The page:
The 25 to 34 age group provided another statistic of interest, as 39 percent of this group said they were "not familiar" with Southern Baptists. The lack of familiarity within this age cohort was even greater than the lack of familiarity expressed by those in the East region, 36 percent.
Middle-aged adults esteem Southern Baptists most, with 66 percent of 55-69 year olds reporting a favorable impression. Scores for ages 35 to 54 and 70 and over were similar to the overall favorable rating of 57 percent.
Impact of Knowing a Church is Southern Baptist
Many churches struggle with how they should identify themselves as Southern Baptist to their unchurched community. When asked "If you were considering visiting or joining a church, would knowing that the church was Southern Baptist negatively or positively impact your decision?," only 31 percent of respondents said this knowledge would positively impact his or her decision to visit or join the church. For 1 in 4, this would have a negative impact, while it would not be a factor for 36 percent. Another 9 percent were not sure.
The following chart again shows strong regional differences. Perhaps the biggest surprise is the favorable impact of the Southern Baptist identification in the West, with 36 percent positive only slightly behind the South at 40 percent. The Central Great Lakes and East reported less favorable reaction to a church being identified as Southern Baptist. Note that the indifference in the East, where 47 percent said it made no difference if a church was Southern Baptist, was also reflected in that many there were not familiar with us.
Age Matters Again
The Southern Baptist identity simply does not resonate with adults age 18 to 24. More than 40 percent of respondents in this group said knowing a church was Southern Baptist would negatively affect their decision to visit or join the church. This was the only group with negative responses outnumbering positives. Persons ages 35 to 54 had the largest percentage (36%) reporting that the Southern Baptist label would positively influence their choice of a church.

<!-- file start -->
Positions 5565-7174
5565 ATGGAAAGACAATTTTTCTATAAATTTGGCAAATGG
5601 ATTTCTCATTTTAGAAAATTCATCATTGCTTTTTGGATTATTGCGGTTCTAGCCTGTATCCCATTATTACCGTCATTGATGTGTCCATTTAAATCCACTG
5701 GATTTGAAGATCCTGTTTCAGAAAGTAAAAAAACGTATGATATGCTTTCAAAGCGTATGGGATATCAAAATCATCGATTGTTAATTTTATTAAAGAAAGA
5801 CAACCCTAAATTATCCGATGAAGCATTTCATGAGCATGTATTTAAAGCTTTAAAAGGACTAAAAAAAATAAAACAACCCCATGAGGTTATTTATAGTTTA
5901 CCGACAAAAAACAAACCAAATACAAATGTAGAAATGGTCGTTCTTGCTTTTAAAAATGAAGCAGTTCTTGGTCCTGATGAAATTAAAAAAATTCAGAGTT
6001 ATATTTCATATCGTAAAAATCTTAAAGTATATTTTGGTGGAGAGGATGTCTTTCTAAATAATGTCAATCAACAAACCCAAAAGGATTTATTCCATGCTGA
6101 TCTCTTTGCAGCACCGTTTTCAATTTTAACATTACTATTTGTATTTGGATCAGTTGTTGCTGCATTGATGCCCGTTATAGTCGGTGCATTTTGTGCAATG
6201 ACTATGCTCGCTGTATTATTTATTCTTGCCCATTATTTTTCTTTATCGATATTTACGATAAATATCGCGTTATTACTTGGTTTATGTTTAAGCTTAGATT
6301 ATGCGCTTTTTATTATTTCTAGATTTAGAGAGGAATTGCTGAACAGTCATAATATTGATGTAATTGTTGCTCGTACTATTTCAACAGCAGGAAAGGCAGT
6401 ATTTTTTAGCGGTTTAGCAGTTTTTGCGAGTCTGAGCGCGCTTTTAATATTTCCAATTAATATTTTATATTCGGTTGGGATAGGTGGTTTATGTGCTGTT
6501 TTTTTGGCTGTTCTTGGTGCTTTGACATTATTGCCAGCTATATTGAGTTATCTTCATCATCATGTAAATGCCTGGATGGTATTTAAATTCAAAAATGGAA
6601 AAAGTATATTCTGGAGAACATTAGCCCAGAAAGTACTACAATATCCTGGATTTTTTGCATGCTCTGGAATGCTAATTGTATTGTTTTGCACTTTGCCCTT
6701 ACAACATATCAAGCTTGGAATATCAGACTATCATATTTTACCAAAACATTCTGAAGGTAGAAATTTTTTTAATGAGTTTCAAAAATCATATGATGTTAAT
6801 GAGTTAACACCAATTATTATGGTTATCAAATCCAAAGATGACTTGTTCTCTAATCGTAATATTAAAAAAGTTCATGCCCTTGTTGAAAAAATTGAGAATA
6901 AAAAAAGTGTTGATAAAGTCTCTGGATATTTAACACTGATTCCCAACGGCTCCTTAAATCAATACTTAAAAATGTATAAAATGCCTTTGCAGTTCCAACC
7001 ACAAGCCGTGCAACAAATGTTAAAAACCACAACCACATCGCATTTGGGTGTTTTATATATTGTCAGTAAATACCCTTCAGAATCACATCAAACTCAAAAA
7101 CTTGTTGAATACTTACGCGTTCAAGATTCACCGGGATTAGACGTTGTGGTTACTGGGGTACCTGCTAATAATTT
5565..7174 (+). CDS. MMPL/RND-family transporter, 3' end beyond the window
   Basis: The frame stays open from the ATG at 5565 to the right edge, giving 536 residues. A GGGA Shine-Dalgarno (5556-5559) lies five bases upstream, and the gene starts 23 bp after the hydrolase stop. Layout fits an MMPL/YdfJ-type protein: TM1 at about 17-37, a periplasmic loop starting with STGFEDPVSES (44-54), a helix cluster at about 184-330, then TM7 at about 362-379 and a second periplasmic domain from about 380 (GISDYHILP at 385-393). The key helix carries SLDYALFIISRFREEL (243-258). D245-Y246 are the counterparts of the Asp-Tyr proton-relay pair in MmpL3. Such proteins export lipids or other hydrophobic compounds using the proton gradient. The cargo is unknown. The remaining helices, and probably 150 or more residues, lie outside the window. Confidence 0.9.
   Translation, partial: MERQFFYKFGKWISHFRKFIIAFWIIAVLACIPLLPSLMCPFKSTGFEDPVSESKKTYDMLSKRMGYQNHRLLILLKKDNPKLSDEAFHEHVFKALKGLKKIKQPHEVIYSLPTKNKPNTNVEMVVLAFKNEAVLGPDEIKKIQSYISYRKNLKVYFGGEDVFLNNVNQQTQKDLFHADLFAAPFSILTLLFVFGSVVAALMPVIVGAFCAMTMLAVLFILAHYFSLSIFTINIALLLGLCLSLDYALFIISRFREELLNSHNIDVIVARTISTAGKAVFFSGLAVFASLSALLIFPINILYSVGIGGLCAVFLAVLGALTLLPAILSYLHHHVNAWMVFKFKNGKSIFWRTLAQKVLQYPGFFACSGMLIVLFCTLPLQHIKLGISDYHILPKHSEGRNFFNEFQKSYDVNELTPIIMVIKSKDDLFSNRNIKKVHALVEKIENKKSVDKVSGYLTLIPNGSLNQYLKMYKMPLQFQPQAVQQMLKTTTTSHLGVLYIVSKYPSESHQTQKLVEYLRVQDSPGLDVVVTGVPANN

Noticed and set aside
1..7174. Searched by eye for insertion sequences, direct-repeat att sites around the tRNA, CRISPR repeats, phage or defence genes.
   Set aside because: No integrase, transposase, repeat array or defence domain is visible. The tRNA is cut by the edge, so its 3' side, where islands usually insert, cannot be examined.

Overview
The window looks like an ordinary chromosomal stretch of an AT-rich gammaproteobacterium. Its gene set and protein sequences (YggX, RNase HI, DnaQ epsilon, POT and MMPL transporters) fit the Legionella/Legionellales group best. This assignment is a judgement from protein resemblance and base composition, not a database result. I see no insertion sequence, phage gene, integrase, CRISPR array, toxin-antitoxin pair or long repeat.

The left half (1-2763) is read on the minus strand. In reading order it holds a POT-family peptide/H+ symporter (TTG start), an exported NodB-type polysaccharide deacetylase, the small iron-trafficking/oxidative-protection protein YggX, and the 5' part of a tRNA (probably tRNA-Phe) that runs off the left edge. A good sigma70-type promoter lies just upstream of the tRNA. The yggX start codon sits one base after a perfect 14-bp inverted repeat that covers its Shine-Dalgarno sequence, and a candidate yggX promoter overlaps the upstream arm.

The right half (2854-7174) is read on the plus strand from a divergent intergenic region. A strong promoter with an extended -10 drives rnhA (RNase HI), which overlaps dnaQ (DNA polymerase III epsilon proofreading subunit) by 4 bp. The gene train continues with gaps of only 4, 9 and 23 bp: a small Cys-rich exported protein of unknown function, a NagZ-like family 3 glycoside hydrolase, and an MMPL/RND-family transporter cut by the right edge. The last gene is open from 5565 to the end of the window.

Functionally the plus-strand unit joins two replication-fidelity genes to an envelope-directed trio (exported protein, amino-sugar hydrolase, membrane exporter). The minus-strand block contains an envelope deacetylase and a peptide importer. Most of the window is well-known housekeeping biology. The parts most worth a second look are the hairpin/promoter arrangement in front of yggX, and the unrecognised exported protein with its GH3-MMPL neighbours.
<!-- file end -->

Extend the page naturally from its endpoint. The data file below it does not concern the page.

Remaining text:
What people think about our churches is not the most important thing; the gospel is. Many people have negative perceptions about the gospel and we do not fret over such statistics--we realize that unbelievers have scales on their eyes that only the Spirit can remove.
But it also should give us pause when our denominational label causes some to not hear the gospel in our churches. Too often the stumbling block of the cross has been replaced with the stumbling block of the church.
The scope of this study stopped short of asking why there are unfavorable impressions of Southern Baptists. Are we seen as intolerant because we believe that God's best for marriage is one man, one woman, and one lifetime? Are we seen as harsh because we see God's word as inerrant? Or, are there valid reasons why they have negative perceptions of our churches? The answer is probably a mixture of those and other factors.
Regardless, there are major concerns here, particularly for long-term ministry of our Southern Baptist churches.
Perhaps we should ask questions about how we might cause people to see our churches as indispensable members of their community. As Robert Lewis so pointedly asks in his book, The Church of Irresistible Influence, if your church closed its doors today, would anyone but its own members notice? Would the community be saddened because such a great community transformation partner was gone? If the answer to that was "yes," I think that people of every generation and every region would answer these questions differently.
- You can download a PowerPoint of this study by clicking here.
- In the Next CMR Insights: "How do the unchurched (by region and by age) view Southern Baptists."
- The Center for Missional Research is currently undertaking the largest ever study of the "Younger Unchurched and Churches That Reach Them." Watch future issues for more information.
Ed Stetzer is the Missiologist and Senior Director of the Center for Missional Research. Richie Stanley is Director of Research at the NAMB's CMR.